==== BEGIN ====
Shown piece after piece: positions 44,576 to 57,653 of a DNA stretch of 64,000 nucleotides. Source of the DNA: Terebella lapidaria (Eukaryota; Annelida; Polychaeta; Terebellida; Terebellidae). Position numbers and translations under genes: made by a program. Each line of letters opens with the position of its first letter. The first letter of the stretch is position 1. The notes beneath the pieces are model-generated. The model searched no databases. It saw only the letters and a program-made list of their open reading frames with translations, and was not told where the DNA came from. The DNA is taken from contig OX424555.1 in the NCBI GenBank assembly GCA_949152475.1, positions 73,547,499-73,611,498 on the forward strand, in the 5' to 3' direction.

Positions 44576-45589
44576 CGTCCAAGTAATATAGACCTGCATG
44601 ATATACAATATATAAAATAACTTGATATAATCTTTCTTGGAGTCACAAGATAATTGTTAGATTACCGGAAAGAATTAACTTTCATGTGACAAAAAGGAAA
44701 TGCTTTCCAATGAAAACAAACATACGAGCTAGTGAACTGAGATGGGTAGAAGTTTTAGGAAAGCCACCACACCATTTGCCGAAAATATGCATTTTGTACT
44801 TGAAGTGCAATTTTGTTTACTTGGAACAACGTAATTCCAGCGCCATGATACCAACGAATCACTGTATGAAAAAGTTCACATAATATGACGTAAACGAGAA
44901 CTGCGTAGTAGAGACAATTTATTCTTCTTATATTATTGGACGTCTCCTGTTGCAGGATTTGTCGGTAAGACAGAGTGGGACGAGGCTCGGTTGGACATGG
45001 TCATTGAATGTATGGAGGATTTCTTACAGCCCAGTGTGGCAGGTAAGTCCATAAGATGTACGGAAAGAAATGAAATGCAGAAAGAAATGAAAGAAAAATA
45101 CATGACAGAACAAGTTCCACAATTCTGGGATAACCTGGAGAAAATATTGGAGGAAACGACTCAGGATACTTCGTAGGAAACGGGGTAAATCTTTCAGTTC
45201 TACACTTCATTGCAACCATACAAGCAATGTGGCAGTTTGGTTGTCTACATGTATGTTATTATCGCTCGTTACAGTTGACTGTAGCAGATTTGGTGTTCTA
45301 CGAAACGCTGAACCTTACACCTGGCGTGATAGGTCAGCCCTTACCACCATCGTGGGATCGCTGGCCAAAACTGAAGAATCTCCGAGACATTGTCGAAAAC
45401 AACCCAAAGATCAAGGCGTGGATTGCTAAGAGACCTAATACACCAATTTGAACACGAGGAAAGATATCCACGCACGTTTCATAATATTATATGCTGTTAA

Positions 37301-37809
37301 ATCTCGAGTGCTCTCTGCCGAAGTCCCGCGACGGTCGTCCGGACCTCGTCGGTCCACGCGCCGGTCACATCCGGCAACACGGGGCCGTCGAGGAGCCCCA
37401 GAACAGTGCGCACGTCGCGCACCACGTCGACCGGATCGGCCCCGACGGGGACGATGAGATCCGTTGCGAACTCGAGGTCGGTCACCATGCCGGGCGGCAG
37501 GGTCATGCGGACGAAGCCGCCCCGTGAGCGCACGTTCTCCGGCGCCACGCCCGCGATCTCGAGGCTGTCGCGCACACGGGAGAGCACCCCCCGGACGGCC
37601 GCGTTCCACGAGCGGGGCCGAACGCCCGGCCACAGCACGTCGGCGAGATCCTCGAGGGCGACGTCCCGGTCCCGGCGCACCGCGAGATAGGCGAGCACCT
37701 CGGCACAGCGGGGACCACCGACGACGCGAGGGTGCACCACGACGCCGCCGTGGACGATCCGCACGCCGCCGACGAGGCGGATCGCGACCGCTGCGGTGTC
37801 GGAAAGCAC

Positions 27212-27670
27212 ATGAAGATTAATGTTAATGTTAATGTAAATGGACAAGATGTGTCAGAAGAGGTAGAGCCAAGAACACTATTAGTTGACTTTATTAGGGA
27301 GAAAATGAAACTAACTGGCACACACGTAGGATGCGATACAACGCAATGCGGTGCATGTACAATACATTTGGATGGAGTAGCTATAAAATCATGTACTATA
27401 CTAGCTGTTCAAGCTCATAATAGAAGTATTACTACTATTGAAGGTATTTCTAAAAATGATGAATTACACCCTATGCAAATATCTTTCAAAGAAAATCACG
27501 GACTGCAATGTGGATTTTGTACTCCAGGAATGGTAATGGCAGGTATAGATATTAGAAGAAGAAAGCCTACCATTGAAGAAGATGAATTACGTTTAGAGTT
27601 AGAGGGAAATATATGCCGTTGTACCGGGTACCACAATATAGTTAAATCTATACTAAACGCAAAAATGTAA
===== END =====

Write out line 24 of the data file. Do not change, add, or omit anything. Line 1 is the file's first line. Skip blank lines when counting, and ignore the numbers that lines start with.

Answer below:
27501 GACTGCAATGTGGATTTTGTACTCCAGGAATGGTAATGGCAGGTATAGATATTAGAAGAAGAAAGCCTACCATTGAAGAAGATGAATTACGTTTAGAGTT